Green screens

27 March 2007


A Blue Perspective: Green screens

Today, while I was booking a flight to Sydney with Virgin Blue, I noticed a new ad on their site promoting a feature called Carbon Offset. I'd heard about being carbon neutral before, but had thought it was only something that Beverly Hills vegans could afford, so I decided to have a click and see what they had to offer.

Carbon Offset turned out to be a new service from Virgin Blue that allows you to offset the amount of greenhouse gases produced whenever you take one of their flights. Whether you consider carbon offsetting to be effective or not, it's a great show of support for environmentally friendly practices by the airline, especially for a service which is one of the most environmentally damaging things that an individual can partake of. I was particularly surprised by the cost of offsetting. In my case, the price for offsetting a return flight from Melbourne to Sydney was $1.47. I'd have thought it'd be upwards of thirty dollars.

The only downfall I can see with Virgin Blue's system is the fact that the Carbon Offset payment has to be done through an entirely different system – you have to pay separately from the actual flight, after you've received your itinerary, and you have to re-enter all your details again. I think it would have a far greater impact if there was a big bold checkbox at the end of your flight choice saying "I would like to offset the greenhouse gas emissions of my flight". The server could go off and calculate the cost of the offset when you press submit, then display the price on the confirmation page before you finalise your credit card details.

With that sort of workflow the issue would be brought to the attention of customers in a much more pointed fashion, and they wouldn't have to go out of their way to save the environment, so you'd get a much higher conversion rate.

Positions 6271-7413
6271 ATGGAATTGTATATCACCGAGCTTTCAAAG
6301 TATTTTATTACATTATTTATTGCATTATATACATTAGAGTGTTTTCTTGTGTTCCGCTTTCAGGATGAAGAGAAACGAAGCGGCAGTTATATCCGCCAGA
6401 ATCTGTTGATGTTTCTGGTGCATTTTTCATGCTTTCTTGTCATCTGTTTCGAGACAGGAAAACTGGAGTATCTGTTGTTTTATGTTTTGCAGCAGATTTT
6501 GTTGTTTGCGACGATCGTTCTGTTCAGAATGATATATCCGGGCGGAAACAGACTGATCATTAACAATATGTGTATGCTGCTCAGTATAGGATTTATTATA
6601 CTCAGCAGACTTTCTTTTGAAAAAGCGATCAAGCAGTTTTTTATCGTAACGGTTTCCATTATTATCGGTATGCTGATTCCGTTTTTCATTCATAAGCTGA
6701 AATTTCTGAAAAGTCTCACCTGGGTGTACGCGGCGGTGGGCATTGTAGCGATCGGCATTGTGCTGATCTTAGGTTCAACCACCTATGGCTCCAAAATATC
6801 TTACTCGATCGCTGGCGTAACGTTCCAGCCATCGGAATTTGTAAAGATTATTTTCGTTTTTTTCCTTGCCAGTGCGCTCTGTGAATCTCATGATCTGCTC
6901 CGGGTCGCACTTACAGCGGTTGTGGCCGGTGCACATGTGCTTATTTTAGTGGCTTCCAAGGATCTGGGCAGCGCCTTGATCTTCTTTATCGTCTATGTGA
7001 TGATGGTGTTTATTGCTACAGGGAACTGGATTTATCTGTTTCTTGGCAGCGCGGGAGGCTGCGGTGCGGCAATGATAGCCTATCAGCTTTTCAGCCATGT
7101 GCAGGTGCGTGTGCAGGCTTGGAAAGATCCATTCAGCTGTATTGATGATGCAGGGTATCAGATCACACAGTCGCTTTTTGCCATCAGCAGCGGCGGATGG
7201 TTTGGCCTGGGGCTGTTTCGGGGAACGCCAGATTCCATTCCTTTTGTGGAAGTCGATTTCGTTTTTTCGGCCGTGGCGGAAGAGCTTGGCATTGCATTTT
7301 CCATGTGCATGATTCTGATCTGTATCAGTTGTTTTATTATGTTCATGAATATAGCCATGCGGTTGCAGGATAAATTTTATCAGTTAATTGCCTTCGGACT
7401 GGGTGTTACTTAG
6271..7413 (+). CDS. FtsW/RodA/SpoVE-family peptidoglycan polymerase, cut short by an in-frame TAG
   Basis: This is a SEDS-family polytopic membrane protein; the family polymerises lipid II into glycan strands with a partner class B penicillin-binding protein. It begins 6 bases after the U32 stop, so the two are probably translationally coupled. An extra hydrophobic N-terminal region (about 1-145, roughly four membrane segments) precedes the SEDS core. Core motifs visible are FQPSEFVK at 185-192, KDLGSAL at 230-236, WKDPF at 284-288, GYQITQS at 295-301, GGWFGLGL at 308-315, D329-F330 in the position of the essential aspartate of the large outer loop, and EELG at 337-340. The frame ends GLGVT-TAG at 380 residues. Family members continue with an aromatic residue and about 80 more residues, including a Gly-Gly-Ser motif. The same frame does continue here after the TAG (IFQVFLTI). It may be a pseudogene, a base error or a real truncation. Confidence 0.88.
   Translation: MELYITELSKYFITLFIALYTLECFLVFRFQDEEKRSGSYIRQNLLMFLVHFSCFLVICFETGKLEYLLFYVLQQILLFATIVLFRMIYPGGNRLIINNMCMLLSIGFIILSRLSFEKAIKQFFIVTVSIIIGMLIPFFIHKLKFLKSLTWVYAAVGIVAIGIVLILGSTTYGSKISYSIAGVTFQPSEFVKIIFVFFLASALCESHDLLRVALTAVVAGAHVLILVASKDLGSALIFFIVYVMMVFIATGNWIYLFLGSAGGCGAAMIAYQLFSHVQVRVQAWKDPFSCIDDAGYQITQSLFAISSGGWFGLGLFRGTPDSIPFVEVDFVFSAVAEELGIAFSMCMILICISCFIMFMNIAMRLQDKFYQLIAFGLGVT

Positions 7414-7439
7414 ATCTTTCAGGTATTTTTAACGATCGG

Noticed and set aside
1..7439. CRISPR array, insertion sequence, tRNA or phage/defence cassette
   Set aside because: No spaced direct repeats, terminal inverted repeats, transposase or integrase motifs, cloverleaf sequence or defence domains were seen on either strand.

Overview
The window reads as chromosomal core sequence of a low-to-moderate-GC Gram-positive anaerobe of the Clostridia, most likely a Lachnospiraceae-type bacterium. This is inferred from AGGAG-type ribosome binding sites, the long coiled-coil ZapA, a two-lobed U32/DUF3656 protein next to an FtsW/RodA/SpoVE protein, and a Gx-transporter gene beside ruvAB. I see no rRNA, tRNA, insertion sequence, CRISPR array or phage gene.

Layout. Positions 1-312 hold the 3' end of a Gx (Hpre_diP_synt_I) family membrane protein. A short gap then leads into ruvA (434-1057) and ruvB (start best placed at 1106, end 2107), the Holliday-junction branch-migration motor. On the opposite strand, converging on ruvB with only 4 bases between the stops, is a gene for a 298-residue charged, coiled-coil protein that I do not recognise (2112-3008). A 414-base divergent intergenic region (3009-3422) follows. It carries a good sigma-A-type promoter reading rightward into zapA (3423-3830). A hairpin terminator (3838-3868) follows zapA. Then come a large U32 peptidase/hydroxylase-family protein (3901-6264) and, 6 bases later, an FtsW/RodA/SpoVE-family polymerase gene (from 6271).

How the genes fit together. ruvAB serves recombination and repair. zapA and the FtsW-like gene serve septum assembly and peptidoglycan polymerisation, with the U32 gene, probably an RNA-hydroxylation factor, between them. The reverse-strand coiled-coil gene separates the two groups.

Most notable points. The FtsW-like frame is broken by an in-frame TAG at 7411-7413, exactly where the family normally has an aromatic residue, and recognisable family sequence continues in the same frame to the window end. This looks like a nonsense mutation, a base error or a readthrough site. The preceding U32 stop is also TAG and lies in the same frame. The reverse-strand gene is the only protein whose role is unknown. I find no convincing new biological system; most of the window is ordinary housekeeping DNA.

I know that it might (minimally) interrupt the flow of the actual airline ticket purchase, but I think that's a small price for Virgin to pay if they're truly committing to environmentally sound practices.

All that's a minor gripe, though. Virgin Blue should be congratulated for their efforts to combat greenhouse gas emissions, and I'm sure they'll make improvements to the system as it becomes more mature.


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  1. 1/9

    Walker Hamilton commented on 27 March 2007 @ 01:23

    Generally, I have found that things like that are not added into payment systems because:

    1. The system _must always_ work so that they can sell tickets.
    2. The system is full of old terrible code so it's hard to add something like that into the flow without breaking things.
    3. The site dev. team and marketing don't see eye top eye.

    Oh well....

  2. 2/9

    Walker Hamilton commented on 27 March 2007 @ 01:24


    "eye to eye"

    I wish more blog systems came with comment editing....

  3. 3/9

    David McDonald commented on 27 March 2007 @ 08:19

    What a great idea from Virgin Blue. They haven't promoted it much yet, as I had never heard of it before either.

  4. 4/9

    Lucas Chan commented on 27 March 2007 @ 11:01

    'I think it would have a far greater impact if there was a big bold checkbox at the end of your flight choice saying "I would like to offset the greenhouse gas emissions of my flight".'

    Yes, yes, yes, yes.

  5. 5/9

    Phil Oye commented on 27 March 2007 @ 17:02

    The compromise would be to put the big checkbox on the confirmation page after completing the transaction.

    That ensures that they collect their flight revenue and book the seat, yet makes it easy for users to offset.

    Everyone wins.

  6. 6/9

    Greeny commented on 27 March 2007 @ 21:48

    When you select your seat when you check in, I'd like to see all of the seats that "aren't green" so we can heckle them mid-flight.

  7. 7/9

    The Man in Blue commented on 27 March 2007 @ 22:45

    Sit in front of them and recline wayyyyyyy back.

  8. 8/9

    Lars commented on 28 March 2007 @ 18:42

    IMHO This system will only "neutralize" bad consciousness of travelers. But what will neutralize CO2 gas emissions is only flying less. Re-thinking the economic growth model...

  9. 9/9

    Cameron Hepburn commented on 3 April 2007 @ 08:41

    Offsetting is a useful way to encourage people to begin to face up to the costs of their actions (although current prices are too low), and to raise awareness of climate change. The economic logic is pretty simple. You probably don't make your own milk, because others are more experienced at running farms and milking cows, so you do what you are good at and then buy milk. Same deal with a safe climate - you trade your services with others who can reduce emissions more effectively.

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